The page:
Twitter has banned a parody account that made fun of Rep. Alexandria Ocasio-Cortez (D–NY), as well as the account's creator and operator, Michael Morrison.
Parody accounts are permitted on Twitter as long as they are clearly identified as such. This account, @AOCPress, obeyed that rule, and its termination has prompted conservatives to accuse the platform of hypocrisy. They have a point.
The official reason for removing the accounts was "spammy behavior."
"While you may use Twitter pseudonymously or as a parody, commentary, or fan account, you may not use misleading account information in order to engage in spammy, abusive, or disruptive behavior, including attempts to manipulate the conversations on Twitter," according to Twitter's official rules.
A person familiar with the situation told Reason that several accounts appeared to be pushing the same information in a coordinated matter and that this violates the "spammy behavior" policy.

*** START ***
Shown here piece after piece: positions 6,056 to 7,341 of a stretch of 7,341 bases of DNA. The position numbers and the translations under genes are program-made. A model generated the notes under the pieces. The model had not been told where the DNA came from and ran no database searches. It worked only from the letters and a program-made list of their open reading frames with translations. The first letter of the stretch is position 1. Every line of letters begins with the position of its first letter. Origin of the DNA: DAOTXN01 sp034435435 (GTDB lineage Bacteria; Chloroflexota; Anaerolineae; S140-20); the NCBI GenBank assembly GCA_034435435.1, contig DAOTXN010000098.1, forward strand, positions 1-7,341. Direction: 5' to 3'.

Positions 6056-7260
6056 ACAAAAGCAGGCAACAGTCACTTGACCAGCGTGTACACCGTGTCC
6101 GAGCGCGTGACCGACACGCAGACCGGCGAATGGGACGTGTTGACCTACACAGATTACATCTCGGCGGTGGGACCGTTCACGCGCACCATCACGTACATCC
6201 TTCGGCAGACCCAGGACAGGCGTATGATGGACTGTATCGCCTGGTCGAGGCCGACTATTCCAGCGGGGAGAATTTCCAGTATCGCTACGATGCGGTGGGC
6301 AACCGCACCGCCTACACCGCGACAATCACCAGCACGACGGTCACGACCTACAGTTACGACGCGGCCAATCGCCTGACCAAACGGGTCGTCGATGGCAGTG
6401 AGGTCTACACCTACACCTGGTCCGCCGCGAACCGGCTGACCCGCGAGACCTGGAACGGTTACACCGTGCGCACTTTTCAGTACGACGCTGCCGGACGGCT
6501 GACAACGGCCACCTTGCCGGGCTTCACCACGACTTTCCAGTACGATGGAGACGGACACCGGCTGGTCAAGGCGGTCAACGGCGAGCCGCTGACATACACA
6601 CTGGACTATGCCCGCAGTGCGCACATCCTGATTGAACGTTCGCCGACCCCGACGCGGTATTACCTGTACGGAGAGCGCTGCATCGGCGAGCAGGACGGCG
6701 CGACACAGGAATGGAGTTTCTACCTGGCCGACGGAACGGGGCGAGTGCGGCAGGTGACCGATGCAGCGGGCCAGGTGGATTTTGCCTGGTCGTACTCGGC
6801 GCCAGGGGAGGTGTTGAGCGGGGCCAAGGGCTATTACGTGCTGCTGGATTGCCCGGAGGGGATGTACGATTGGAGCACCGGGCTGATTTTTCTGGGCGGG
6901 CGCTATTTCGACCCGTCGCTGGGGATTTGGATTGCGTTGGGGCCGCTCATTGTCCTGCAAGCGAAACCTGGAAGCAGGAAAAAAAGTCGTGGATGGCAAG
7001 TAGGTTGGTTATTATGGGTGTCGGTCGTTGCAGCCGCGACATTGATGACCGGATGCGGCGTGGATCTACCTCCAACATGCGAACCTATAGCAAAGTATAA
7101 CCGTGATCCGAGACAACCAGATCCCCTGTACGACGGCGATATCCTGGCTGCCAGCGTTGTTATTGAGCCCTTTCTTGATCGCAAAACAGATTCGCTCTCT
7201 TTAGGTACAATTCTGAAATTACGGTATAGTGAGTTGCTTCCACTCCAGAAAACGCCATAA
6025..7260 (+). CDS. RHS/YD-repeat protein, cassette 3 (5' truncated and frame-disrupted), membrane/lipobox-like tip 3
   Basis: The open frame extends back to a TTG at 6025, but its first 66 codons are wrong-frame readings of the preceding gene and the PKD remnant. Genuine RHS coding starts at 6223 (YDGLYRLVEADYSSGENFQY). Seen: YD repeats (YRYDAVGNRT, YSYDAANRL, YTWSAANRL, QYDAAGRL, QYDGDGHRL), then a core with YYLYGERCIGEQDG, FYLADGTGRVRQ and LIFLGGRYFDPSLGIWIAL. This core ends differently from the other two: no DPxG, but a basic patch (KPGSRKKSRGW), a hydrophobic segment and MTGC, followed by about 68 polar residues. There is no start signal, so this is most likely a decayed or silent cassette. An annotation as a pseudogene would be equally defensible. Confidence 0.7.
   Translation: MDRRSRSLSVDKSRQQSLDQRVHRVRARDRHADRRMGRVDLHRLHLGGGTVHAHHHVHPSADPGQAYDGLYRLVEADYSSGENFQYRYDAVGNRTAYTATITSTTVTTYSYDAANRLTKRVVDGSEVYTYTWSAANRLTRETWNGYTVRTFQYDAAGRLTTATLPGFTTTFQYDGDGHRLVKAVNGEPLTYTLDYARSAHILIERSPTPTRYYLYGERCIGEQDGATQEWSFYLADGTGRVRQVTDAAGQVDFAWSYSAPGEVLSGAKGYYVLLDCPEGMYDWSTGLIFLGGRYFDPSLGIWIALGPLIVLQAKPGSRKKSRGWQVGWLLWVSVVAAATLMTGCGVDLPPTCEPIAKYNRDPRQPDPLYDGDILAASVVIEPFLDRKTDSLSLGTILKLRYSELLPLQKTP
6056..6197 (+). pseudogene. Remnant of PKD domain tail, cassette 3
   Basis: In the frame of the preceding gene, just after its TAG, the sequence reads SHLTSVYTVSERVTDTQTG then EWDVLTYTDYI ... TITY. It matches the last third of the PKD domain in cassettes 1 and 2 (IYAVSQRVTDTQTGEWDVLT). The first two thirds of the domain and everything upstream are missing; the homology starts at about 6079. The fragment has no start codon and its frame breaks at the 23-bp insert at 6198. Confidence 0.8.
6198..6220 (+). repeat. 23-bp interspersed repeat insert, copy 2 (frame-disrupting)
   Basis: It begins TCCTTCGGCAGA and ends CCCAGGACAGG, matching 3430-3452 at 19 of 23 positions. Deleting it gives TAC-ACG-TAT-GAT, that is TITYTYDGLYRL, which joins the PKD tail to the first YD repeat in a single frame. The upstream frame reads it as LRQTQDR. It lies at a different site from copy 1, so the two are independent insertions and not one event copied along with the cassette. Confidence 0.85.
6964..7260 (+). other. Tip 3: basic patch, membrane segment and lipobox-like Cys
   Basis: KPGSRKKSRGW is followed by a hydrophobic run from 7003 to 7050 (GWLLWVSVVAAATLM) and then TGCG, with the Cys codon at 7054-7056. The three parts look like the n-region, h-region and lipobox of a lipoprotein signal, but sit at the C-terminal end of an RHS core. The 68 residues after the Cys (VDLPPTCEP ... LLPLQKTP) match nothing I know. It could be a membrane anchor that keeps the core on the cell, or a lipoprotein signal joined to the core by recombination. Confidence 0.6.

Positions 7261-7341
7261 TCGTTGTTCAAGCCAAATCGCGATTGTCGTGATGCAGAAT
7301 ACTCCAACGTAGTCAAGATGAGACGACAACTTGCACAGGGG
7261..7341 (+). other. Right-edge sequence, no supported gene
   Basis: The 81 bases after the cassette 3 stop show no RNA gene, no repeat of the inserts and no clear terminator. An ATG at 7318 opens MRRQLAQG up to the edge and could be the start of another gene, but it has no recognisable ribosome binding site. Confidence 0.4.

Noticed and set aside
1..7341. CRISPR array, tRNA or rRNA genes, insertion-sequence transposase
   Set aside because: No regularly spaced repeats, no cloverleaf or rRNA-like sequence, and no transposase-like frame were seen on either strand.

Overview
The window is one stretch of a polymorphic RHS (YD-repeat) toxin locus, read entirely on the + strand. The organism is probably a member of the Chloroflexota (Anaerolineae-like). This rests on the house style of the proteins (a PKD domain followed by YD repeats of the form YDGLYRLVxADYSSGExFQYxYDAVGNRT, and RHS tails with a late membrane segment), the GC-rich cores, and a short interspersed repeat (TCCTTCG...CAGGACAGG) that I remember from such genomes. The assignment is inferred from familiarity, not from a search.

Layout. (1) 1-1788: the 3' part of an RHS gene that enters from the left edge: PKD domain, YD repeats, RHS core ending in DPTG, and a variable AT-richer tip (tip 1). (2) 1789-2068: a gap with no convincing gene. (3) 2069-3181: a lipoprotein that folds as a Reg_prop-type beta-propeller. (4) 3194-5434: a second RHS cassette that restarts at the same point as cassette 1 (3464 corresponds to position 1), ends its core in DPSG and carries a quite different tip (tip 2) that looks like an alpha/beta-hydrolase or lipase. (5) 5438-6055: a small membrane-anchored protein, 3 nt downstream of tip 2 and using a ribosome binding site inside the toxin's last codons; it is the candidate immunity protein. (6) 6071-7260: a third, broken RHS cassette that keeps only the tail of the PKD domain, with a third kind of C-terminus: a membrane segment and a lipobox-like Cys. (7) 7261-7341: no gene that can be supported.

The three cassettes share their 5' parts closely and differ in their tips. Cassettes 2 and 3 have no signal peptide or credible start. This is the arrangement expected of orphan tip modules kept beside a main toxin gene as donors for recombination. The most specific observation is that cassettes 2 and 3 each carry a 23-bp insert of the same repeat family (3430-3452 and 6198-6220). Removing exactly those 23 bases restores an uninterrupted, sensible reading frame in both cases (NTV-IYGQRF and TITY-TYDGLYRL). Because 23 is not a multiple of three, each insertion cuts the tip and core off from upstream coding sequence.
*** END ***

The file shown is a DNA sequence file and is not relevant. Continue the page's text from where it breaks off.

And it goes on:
Looking very closely at Twitter's policy, the platform does prohibit "posting duplicate or very similar content across multiple accounts" and "creating duplicate or very similar accounts; or creating fake accounts, impressions or account interactions (such as followers, Retweets, likes, etc.)."
If I am understanding these rules correctly, they mean that it is okay to have a fake account or a parody account, but if a user tweets similar content on their real account and their fake account, this crosses some sort of line.
Since both Morrison's Twitter feed and @AOCPress's Twitter feed have been vaporized, I can't tell if there was significant overlap between the two. But it seems somewhat dubious to apply the rules in a manner that punishes clearly-defined parody content. And if the problem was Morrison's feed, why is @AOCPress gone as well?
As I always point out when I write about these issues, Twitter is a private entity and may ban users in accordance with whatever principles they can think up. But the company should make a better effort to communicate what kinds of behavior are forbidden and then apply those rules fairly.
Uneven enforcement (like this) increases the perception that the company is targeting conservatives, and emboldens Republican legislators to call for regulating Big Tech. We should all oppose these regulations on First Amendment grounds, but it's hard to keep conservatives on board so long as Twitter applies its rules to the letter against the conservative-operated @AOCPress, while completely failing to, say, address an attempted doxing by a Democratic lawmaker.